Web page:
Darkness came rapidly, while Hampton sat planning again the details of his night’s work. The man’s spirits became depressed by the gloom and the silence. Evil fancies haunted his brain. His mind dwelt upon the past, upon that wrong which had wrecked his life, upon the young girl he had left praying for his safe return, upon that miserable creature skulking yonder in the black night. Hampton could not remember when he had ever performed such an act before, nor could he have explained why he did so then, yet he prayed—prayed for the far-off Naida, and for personal guidance in the stern work lying before him. And when he rose to his feet and groped his way to the horses, there remained no spirit of vengeance in his heart, no hatred, merely a cool resolve to succeed in his strange quest. So, the two animals trailing cautiously behind, he felt his slow way on foot down the steep bluff, into the denser blackness of the valley.
THE HAUNTING OF A CRIME
Murphy rested on his back in the midst of a thicket of willows, wide awake, yet not quite ready to ford the Fourche and plunge into the dense shadows shrouding the northern shore. Crouched behind a log, he had so far yielded unto temptation as to light his pipe.
Murphy had been amid just such unpleasant environments many times before, and the experience had grown somewhat prosaic. He realized fully the imminent peril haunting the next two hundred miles, but such danger was not wholly unwelcome to his peculiar temperament; rather it was an incentive to him, and, without a doubt, he would manage to pull through somehow, as he had done a hundred times before. Even Indian-scouting degenerates into a commonplace at last. So Murphy puffed contentedly at his old pipe. Whatever may have been his thoughts, they did not burst through his taciturnity, and he reclined there motionless, no sound breaking the silence, save the rippling waters of the Fourche, and the occasional stamping of his horses as they cropped the succulent valley grass.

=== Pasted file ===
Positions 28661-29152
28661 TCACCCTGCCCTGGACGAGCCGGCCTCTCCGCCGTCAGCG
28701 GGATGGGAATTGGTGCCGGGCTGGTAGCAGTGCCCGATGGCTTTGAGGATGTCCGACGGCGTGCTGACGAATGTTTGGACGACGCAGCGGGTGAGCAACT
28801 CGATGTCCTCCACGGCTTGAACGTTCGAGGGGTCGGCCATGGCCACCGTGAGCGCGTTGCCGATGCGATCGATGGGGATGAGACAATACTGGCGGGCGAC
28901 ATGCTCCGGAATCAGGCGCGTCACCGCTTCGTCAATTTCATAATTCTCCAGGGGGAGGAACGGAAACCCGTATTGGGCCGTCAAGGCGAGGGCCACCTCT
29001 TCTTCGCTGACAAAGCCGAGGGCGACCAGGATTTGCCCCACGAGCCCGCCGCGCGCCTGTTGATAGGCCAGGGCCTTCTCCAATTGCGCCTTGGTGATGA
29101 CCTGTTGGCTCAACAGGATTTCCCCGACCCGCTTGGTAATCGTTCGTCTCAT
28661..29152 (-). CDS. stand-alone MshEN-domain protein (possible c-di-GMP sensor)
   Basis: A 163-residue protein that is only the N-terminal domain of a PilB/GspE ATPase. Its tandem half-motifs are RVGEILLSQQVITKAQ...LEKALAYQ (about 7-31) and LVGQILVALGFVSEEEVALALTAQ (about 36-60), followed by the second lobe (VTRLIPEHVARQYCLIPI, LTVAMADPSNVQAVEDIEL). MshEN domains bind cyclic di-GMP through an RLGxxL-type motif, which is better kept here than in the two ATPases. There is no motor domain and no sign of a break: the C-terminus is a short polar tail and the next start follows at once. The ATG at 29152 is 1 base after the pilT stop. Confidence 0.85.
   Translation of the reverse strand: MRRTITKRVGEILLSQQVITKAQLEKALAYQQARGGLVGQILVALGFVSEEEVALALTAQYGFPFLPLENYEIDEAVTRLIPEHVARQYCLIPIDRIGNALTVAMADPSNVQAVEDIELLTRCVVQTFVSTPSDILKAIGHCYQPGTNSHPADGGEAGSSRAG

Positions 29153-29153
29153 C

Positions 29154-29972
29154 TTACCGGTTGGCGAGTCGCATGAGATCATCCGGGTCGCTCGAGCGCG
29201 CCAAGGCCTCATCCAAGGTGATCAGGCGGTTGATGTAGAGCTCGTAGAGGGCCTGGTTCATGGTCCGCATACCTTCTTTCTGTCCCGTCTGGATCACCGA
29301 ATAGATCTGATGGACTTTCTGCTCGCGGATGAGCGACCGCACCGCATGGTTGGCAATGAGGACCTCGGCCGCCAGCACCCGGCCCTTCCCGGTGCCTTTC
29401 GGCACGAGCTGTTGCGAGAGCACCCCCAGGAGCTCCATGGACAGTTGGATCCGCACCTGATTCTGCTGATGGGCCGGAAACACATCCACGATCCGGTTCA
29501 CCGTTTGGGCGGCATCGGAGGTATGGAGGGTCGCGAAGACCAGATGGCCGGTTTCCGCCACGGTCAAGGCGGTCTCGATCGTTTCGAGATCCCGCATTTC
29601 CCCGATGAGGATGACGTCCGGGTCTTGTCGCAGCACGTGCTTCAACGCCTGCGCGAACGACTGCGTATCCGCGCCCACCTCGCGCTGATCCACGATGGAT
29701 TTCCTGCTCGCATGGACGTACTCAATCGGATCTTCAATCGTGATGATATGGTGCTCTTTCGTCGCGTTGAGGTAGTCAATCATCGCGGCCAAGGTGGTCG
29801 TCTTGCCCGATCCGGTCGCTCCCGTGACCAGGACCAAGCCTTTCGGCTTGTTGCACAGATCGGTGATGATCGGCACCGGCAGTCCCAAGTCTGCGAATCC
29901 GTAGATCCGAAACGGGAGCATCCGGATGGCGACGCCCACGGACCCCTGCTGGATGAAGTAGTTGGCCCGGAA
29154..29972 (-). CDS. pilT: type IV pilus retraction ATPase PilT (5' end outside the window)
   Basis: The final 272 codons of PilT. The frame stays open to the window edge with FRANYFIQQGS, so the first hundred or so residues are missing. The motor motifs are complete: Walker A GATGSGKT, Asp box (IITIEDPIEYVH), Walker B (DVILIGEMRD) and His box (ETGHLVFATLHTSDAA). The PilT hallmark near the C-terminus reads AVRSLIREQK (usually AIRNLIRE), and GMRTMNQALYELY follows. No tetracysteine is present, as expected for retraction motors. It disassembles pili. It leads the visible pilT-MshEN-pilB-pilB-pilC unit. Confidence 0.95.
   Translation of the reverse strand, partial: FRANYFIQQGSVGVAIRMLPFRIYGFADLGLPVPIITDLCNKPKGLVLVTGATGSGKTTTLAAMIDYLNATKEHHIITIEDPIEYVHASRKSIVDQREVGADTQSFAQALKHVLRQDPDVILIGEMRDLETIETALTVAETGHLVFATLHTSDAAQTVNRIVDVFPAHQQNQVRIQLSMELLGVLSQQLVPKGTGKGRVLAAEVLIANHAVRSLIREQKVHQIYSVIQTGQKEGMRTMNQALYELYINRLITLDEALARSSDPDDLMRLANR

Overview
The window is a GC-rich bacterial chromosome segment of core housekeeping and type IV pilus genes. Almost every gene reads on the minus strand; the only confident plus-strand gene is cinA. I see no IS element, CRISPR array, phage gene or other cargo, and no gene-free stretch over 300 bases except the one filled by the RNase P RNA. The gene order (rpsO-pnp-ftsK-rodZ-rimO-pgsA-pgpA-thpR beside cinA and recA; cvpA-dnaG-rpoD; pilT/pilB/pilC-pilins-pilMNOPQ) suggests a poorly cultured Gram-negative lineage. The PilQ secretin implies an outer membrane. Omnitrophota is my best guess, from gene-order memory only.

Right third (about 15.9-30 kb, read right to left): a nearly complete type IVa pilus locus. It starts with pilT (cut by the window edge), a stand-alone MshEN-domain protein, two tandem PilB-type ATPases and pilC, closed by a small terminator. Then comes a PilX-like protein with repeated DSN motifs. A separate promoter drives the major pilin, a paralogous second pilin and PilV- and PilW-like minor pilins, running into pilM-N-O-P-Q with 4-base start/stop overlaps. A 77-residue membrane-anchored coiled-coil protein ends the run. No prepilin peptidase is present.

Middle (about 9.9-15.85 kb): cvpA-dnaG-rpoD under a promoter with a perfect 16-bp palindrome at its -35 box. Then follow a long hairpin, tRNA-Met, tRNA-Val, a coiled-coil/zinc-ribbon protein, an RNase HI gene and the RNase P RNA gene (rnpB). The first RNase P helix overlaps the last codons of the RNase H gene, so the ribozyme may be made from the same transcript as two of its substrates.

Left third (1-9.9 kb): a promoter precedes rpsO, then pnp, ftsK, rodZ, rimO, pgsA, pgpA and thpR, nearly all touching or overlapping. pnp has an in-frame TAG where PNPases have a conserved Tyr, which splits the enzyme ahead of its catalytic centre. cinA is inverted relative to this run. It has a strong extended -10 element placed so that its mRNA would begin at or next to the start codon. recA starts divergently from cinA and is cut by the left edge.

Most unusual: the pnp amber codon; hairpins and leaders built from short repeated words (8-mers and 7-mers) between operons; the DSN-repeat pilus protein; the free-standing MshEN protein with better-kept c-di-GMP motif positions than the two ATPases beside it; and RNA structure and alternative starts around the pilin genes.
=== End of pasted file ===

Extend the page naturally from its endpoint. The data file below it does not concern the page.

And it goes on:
But suddenly there was the faint crackle of a branch to his left, and one hand instantly closed over his pipe bowl, the other grasping the heavy revolver at his hip. Crouching like a startled tiger, with not a muscle moving, he peered anxiously into the darkness, his arm half extended, scarcely venturing to breathe. There came a plain, undisguised rustling in the grass,—some prowling coyote, probably; then his tense muscles immediately relaxed, and he cursed himself for being so startled, yet he continued to grasp the “45” in his right hand, his eyes alert.
That single word, hurled thus unexpectedly out of the black night, startled him more than would a volley of rifles. He sprang half erect, then as swiftly crouched behind a willow, utterly unable to articulate. In God’s name, what human could be out there to call? He would have sworn that there was not another white man within a radius of a hundred miles. For the instant his very blood ran cold; he appeared to shrivel up.